The question to be asked here, as we see this happening in so many organizations, is this: ” what is missing?”. Why do I ask this question? Why do I assume something is missing?. I say it because in the software development industry we know that organizations whether small or large that use this philosophy correctly are seeing continual success. Large organizations such as British Telecom and Amazon are seeing some amazing successes as they transition from a traditional product development culture to an agile product development culture. Small software development shops are also seeing some amazing successes.
In my Journeys, as I watch and analyze what I am seeing from organization to organization, a trend has appeared. Those organizations that are successful are stabilized on a foundation that they do not let go of. And what is this Foundation? It is something every organization and every person involved in the agile movement must keep at the forefront of their minds. And that is the foundational document called the Agile Manifesto.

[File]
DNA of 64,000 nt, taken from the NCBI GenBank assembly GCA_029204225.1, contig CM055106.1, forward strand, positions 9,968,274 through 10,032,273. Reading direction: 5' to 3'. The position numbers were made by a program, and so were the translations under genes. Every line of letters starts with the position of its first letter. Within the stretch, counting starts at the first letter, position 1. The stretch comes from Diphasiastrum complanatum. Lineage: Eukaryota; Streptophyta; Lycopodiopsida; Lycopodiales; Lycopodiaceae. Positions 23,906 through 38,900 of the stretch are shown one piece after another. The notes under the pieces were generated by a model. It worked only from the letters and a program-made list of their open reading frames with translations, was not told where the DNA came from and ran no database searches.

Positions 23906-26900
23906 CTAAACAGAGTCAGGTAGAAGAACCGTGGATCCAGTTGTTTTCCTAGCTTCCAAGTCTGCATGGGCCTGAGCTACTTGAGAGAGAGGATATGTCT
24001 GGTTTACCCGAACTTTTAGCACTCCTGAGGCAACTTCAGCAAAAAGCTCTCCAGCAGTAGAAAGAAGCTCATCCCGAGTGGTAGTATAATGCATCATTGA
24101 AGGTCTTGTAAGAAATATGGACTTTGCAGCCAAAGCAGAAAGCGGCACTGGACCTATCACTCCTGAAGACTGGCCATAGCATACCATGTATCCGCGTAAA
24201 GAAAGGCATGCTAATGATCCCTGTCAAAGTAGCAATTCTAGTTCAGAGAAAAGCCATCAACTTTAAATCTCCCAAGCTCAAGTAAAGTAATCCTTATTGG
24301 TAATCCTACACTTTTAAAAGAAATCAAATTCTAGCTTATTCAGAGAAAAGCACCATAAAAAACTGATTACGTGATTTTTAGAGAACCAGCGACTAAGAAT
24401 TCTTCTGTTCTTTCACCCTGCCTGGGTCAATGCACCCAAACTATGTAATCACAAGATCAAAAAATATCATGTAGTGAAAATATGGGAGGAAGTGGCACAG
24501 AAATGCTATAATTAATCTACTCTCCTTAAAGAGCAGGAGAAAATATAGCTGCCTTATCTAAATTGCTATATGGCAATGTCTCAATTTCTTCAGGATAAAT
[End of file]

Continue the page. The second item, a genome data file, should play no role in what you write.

I am shockingly surprised how many individuals who are so-called experts do not know the contents of the agile Manifesto. Or do not address everything they do in Agile to these values and principles. They do not know the foundation of Agile. It is this that gives us the direction on how to achieve success in the agile space. It is our foundation. Everything we do from the definition of our product to its deployment must be based on the values and principles laid out in this document. This is our foundation.
This document contains what we call four value pillars of agile. These four value pillars hold up the 12 agile principles that are required for success in any agile project. Everything that we do from the start to the end of our project always must be directly connected to at least one of the value statements and principles that are laid out in the Agile Manifesto.